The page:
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lite up brain

Giving a Whole New Meaning to 'Get Lite' - Psychedelics Light Up the Neuropathways in the Brain According to a New Medical Study

New medical study sheds light on how psychedelics light up connections and pathways in the brain

Posted by:
DanaSmith on Wednesday Oct 26, 2022

lite up brain

Brand New Study Shows How Psychedelics Light Up Neuropathways In The Brain - More Fascinating Insight Into How Psychedelics Work


Psychedelics are all the rage right now.


And for good reason: these trippy substances have so much more therapeutic value than we thought. Drugs that were once used for recreation have been proven to have physical and mental benefits, treating several ailments that even pharmaceutical drugs have failed to despite being around for several decades.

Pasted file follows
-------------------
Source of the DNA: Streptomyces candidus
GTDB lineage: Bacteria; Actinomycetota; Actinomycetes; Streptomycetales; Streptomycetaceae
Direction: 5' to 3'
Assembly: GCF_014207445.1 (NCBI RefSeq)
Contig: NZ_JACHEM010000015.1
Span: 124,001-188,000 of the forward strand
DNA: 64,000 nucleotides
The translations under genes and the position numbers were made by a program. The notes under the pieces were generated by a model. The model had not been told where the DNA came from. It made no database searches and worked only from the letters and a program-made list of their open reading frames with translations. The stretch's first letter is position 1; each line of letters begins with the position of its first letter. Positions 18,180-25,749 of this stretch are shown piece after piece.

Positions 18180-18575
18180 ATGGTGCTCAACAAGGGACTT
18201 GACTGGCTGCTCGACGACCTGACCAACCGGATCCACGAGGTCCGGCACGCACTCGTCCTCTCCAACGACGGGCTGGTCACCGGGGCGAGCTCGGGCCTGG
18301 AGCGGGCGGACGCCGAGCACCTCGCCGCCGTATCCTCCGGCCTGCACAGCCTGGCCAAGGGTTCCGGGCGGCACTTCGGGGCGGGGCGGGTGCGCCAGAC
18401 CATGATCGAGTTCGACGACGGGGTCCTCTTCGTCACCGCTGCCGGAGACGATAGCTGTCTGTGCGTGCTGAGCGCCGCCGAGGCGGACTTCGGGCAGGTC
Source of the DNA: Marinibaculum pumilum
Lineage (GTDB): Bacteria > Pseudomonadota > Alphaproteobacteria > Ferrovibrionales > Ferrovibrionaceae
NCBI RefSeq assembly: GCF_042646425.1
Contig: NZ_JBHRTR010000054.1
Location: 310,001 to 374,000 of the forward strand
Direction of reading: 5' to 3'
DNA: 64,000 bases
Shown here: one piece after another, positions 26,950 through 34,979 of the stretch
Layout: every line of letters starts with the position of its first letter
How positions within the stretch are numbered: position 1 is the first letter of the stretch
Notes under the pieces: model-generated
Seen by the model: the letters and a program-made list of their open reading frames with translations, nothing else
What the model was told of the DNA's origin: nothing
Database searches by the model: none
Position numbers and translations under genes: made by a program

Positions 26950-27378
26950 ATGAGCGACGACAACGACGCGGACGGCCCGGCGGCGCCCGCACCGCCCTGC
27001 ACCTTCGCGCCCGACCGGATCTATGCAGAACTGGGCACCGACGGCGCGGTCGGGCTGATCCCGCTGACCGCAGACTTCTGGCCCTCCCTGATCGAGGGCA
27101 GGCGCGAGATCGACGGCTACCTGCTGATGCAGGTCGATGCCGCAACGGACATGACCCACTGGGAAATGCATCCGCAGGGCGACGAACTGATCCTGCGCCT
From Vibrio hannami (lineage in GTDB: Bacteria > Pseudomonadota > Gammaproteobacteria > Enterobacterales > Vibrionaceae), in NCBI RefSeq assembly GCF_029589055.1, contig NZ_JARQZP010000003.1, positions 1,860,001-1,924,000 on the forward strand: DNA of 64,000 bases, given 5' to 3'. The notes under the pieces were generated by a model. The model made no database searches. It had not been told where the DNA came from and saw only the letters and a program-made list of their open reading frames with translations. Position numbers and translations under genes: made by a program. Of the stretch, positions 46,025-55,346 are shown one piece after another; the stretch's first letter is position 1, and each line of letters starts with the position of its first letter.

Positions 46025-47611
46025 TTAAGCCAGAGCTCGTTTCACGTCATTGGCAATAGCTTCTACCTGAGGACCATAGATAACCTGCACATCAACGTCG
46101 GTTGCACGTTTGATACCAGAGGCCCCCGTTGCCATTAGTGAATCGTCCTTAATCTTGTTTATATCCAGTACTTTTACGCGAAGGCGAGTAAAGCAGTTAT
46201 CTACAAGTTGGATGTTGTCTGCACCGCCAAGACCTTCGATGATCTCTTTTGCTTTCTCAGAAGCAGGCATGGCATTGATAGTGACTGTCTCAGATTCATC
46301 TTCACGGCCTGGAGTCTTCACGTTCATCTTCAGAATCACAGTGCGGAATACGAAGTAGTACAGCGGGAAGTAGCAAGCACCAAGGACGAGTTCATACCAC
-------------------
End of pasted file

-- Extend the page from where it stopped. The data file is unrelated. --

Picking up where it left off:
Plus, psychedelics don’t have the same side effects that pharmaceuticals do. They work miraculously in the human brain for anxiety, post-traumatic stress disorder, addiction, obsessive-compulsive disorder, depression, and so much more. But how exactly it does that – we’re only starting to find out.


Psilocybin (magic mushrooms) and LSD are among the most popular psychedelic treatments available today. Others also include MDMA, ayahuasca, and ketamine. However, it’s psilocybin that has been capturing the attention of scientists and medical experts; it’s already being tested in several Phase II clinical trials because of its amazing therapeutic qualities that have the potential to be translated into pharmaceutical drugs.


There have been several studies explaining how psychedelics work in the brain. Some of the most popular studies explaining how psychedelics works states that psychedelics have the ability to reset neurotransmitters in the brain, which thus cause a person to develop new life perspectives and opinions. It also forges new pathways in the brain, making it easier for people to create new habits and kick old ones out.